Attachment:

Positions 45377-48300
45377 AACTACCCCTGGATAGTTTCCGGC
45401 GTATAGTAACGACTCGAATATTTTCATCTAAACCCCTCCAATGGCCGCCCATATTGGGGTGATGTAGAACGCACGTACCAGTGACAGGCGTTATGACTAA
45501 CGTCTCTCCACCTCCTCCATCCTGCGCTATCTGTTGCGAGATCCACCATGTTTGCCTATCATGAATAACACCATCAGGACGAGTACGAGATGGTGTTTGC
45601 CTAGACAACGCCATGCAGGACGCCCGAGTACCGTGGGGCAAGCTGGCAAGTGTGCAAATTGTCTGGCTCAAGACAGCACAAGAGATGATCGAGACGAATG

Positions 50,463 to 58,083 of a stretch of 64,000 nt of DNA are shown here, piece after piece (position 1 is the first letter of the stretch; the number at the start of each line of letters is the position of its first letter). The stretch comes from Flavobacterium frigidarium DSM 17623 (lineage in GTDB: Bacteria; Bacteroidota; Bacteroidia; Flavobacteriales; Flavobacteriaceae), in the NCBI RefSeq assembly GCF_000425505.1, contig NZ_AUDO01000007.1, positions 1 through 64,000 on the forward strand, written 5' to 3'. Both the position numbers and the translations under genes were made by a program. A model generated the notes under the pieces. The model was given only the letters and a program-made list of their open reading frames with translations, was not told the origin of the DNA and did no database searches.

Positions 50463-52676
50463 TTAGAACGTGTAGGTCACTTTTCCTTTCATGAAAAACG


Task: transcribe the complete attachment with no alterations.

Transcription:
Positions 45377-48300
45377 AACTACCCCTGGATAGTTTCCGGC
45401 GTATAGTAACGACTCGAATATTTTCATCTAAACCCCTCCAATGGCCGCCCATATTGGGGTGATGTAGAACGCACGTACCAGTGACAGGCGTTATGACTAA
45501 CGTCTCTCCACCTCCTCCATCCTGCGCTATCTGTTGCGAGATCCACCATGTTTGCCTATCATGAATAACACCATCAGGACGAGTACGAGATGGTGTTTGC
45601 CTAGACAACGCCATGCAGGACGCCCGAGTACCGTGGGGCAAGCTGGCAAGTGTGCAAATTGTCTGGCTCAAGACAGCACAAGAGATGATCGAGACGAATG

Positions 50,463 to 58,083 of a stretch of 64,000 nt of DNA are shown here, piece after piece (position 1 is the first letter of the stretch; the number at the start of each line of letters is the position of its first letter). The stretch comes from Flavobacterium frigidarium DSM 17623 (lineage in GTDB: Bacteria; Bacteroidota; Bacteroidia; Flavobacteriales; Flavobacteriaceae), in the NCBI RefSeq assembly GCF_000425505.1, contig NZ_AUDO01000007.1, positions 1 through 64,000 on the forward strand, written 5' to 3'. Both the position numbers and the translations under genes were made by a program. A model generated the notes under the pieces. The model was given only the letters and a program-made list of their open reading frames with translations, was not told the origin of the DNA and did no database searches.

Positions 50463-52676
50463 TTAGAACGTGTAGGTCACTTTTCCTTTCATGAAAAACG